A perfect fit for Philippines liaison officer

At age 15, Paolo de Leon left the Philippines when his family relocated to South Perth, Western Australia.

CAPTION: Royal Australian Navy Liaison Officer Philippines, Lieutenant Paolo De Leon briefs Australian embassy defence section staff on upcoming logistic requirements in support of the Joint Australian Training Team – Philippines. Story by Captain Diana Jennings. Photo by Leading Seaman Nadav Harel.

Fourteen years later, he’s back in his home country working as a lieutenant in the Royal Australian Navy, from the Australian Embassy in Manila.

Enlisting into the Navy in 2020, Lieutenant de Leon wanted a job that provided opportunities to travel, meet new people and stay close to the ocean.

There was just one factor he didn’t consider.

“Growing up in the Philippines, we were surrounded by water, so I love the beach and being around the ocean,” he said.

“But I’ve discovered I get seasick, so the medics are my best friends.

On unsteady sea legs, Lieutenant de Leon completed basic training and posted to HMAS Stirling’s Collins Submarine Program in Western Australia.

This is where he first heard about the Navy liaison officer position in Manila, and volunteered.

On his second application he was approved for the five-month rotation.

“Working in the Philippines was a long-term goal in my career, but I never expected it to happen this early,” Lieutenant de Leon said.

“I think my family was a little jealous of my job here.

“My brother kept asking, ‘are you sure it’s not a holiday?’”

But the role has proven to be the opposite.

As the primary point of contact for all maritime activity in the country, Lieutenant de Leon has been busy planning training and maintenance programs, including exercises such as Balikatan, to continue building relationships between the two nations.

Not only is the role complex, the geography of the Philippines presents one of the most dynamic maritime regions, with more than 7000 islands, seven major ports and multiple passageways to patrol and secure.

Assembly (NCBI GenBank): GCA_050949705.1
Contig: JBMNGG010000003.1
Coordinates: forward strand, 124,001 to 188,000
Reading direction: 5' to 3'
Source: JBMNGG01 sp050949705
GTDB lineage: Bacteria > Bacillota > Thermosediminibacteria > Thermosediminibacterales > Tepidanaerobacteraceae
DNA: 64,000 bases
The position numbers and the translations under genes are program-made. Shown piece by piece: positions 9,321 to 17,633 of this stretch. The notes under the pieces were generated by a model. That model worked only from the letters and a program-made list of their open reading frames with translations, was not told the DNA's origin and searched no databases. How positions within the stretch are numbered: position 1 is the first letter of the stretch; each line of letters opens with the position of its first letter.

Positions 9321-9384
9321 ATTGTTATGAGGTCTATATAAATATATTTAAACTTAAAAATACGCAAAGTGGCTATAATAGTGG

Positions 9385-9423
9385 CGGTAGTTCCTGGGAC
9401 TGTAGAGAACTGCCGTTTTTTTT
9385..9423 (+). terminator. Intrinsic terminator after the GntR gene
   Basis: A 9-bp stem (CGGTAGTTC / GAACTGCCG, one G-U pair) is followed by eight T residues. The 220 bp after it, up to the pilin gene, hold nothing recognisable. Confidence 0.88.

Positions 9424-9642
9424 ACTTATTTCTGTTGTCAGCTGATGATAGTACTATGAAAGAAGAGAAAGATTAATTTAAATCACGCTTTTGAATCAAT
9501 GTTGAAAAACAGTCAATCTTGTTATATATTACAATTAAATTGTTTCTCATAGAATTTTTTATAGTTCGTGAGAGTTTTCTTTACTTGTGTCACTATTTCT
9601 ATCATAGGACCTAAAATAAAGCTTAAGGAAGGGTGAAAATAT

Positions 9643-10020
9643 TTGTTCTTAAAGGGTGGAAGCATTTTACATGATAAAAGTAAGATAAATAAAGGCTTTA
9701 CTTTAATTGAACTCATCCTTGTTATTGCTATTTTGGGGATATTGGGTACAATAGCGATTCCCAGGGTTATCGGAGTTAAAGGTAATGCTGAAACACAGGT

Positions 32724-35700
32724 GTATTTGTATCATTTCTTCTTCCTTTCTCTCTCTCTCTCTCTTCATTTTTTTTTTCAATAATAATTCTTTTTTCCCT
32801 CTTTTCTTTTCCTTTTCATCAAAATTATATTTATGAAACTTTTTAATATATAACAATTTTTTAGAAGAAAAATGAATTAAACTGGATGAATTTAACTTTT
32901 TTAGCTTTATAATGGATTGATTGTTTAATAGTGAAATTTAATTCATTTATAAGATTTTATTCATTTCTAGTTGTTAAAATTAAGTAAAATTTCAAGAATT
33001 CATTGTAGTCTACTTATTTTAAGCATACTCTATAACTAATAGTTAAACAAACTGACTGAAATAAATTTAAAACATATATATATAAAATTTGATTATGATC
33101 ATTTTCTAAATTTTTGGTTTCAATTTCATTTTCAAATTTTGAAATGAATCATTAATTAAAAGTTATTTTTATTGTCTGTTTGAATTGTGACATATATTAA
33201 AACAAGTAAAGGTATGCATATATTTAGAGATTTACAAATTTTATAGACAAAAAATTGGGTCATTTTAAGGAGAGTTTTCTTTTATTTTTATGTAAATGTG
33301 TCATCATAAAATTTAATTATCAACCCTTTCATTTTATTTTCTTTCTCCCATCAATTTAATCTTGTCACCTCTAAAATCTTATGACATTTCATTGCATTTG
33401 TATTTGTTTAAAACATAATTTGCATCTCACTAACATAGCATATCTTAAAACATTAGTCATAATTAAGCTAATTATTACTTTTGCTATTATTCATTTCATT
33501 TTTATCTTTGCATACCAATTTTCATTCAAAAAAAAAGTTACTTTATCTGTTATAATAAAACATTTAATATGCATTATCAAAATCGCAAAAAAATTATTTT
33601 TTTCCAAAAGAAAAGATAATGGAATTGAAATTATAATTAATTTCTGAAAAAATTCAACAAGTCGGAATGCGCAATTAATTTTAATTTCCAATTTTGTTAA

This complexity is what makes Lieutenant de Leon a perfect fit.

His in-depth understanding of the environment and fluent Tagalog (Filipino dialect) has proven to be an asset to the Australian Defence Force.

“Because of my background, I understand how everything works here and am able to use the culture to build relationships,” he said.

“I’m like the conduit between the two nations because I work with the Philippine Navy as well as Australian-government agencies.”

His ability to speak in Tagalog has ensured clarity in communications.

“Some of my Filipino counterparts have shared their appreciation of me being in this role because they can speak in Tagalog if they need to and know nothing will be lost in translation.”

Lieutenant de Leon said his interactions with Armed Forces of the Philippines personnel as well as planning sustainable exchange programs for the future have been his highlights so far.

“I’m really looking forward to seeing the result of exercise planning and I’m excited to see the subject-matter expert exchanges via the defence program.”

While there are some differences living and working in both nations, Lieutenant de Leon said he found the two nations to be similar in their culture of mateship and community.

“The hospitality is very similar.

“People will help when you ask and are generally welcoming.

“You will always be greeted with a warm smile.

“There’s that culture of mateship in Australia and we have something similar in the Philippines called ‘bayanihan’, which means communal unity.”

Lieutenant de Leon will finish his rotation and return to HMAS Stirling in September, but he’s already looking forward to future opportunities to work with the Philippines again.

 

 


 
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Posted by Brian Hartigan

Managing Editor Contact Publishing Pty Ltd PO Box 3091 Minnamurra NSW 2533 AUSTRALIA

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